Baha'i Library Online
Back to Healing through Unity newsletters


March, 2004

A monthly newsletter dedicated to serving the principles of
physical and spiritual health envisioned in the Baha’i Teachings

Volume 8, Issue No. 3



— Religion as 'Spiritual Spinach'
— Well-being and the Baha'i Life
— Observance of Baha'i Fast
— Looking for Production Assistant
— Readers Respond to Questions of the Month
— Whole Foods Recipe Swap
— Readers Request Assistance
— Question of the Month
— Letters
— Purpose of the Newsletter/Subscriptions





So, you are eating more veggies, taking daily ginkgo supplements and going for longer walks around the neighborhood, all in the quest for better health.

Great! But have you checked out the "R-Factor"? That is, have you tried religion? Recent studies show that practicing one's religion is a means of living longer and healthier.

"God is good for you," wrote Ron Csillag in his wry but informational article titled, "God is Good Medicine." ( Globe and Mail, Toronto, Ontario, April 2, 2002).

"People who follow a religious/spiritual path are more likely to enjoy greater longevity and superior overall health than those who do not. And prayer, meditation and other mind-body approaches, whether from the Eastern or Western religious models, appear to be beneficial to the healing process," he said.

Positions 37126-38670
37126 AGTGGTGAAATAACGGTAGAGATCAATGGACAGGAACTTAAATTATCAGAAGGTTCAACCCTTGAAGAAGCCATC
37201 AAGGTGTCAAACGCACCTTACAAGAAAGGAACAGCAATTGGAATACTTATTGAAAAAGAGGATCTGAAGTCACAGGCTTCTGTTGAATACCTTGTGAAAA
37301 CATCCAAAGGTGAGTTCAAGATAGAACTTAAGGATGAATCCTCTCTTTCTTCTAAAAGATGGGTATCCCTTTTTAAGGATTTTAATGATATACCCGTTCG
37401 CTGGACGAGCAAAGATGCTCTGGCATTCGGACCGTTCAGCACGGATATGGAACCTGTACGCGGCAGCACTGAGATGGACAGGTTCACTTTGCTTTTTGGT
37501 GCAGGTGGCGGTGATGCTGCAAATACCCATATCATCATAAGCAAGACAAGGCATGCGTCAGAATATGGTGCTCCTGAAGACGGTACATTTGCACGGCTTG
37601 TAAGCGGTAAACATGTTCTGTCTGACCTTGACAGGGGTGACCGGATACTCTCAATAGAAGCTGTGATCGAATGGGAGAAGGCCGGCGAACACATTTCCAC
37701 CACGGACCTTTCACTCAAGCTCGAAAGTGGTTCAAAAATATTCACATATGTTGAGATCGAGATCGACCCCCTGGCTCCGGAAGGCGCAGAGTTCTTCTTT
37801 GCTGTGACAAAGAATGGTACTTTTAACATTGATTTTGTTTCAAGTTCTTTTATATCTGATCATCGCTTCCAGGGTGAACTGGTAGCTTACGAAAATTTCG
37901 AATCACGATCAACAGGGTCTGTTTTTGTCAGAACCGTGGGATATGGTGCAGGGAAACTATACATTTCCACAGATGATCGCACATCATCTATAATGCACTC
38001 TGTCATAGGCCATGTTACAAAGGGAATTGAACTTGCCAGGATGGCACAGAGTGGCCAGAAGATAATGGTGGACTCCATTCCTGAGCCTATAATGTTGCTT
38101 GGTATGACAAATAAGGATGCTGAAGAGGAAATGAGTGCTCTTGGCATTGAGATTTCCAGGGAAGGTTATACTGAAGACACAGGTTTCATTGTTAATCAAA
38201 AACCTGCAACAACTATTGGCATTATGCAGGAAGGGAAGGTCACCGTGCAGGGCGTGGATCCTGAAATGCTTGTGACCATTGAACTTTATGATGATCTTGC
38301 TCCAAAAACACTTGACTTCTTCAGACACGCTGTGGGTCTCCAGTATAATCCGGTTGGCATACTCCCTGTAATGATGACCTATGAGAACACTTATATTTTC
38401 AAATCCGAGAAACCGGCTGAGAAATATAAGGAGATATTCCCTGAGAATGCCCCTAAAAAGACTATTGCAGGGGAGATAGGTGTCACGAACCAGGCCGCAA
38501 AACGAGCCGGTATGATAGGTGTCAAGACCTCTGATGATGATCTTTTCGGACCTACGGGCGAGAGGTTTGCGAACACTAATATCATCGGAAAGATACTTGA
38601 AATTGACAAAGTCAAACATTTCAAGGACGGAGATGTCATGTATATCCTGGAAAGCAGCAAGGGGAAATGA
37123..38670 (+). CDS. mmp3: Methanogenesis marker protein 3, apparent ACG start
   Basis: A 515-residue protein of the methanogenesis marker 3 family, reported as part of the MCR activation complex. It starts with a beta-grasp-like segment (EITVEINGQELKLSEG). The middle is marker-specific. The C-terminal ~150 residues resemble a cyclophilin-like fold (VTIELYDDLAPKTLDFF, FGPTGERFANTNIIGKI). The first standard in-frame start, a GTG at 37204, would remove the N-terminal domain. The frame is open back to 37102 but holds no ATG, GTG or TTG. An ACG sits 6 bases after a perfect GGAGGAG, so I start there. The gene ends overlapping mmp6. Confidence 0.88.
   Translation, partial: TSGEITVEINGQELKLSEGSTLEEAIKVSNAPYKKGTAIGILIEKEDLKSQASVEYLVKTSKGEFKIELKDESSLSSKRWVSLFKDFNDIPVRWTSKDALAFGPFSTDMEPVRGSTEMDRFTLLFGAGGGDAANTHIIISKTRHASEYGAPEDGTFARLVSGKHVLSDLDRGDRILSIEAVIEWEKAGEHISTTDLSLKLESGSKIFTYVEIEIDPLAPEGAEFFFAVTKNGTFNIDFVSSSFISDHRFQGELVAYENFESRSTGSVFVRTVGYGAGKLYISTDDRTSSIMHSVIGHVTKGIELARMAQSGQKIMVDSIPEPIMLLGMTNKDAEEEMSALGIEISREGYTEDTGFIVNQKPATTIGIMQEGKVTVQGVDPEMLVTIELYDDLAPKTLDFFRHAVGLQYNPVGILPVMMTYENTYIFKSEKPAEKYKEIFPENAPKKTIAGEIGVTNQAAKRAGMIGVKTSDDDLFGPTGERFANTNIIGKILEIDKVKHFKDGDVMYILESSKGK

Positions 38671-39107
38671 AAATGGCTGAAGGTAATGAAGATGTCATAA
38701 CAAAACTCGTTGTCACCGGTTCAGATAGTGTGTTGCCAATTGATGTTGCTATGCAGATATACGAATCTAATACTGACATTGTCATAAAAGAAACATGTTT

Medical science is slowly coming around to a mix of health and spirituality, he said. "At least 80 of 125 medical schools in the United States offer courses in religion and medicine."

Spiritual engagement and healthy behavior are decidedly linked, he noted.

Even atheists are skeptically joining the mind-body-spirit bandwagon. The author cites Canada's best-known atheist, Dr. Robert Buckman, president of the Humanist Association of Canada and author of: "Can We Be Good Without God?" According to Buckman, membership in a religious group, or any group, gives a healthy sense of belonging that he calls "herd glue."

"Having a genuine communal life is probably good for you," Dr. Buckman said, "whether it's stamp collecting, trainspotting or a religion." However, "the idea that the (benefit) comes from an external god remains unproven," he said.

Today, new fields of research termed, "the epidemiology of religion, or theosomatic medicine" are opening a floodgate of information.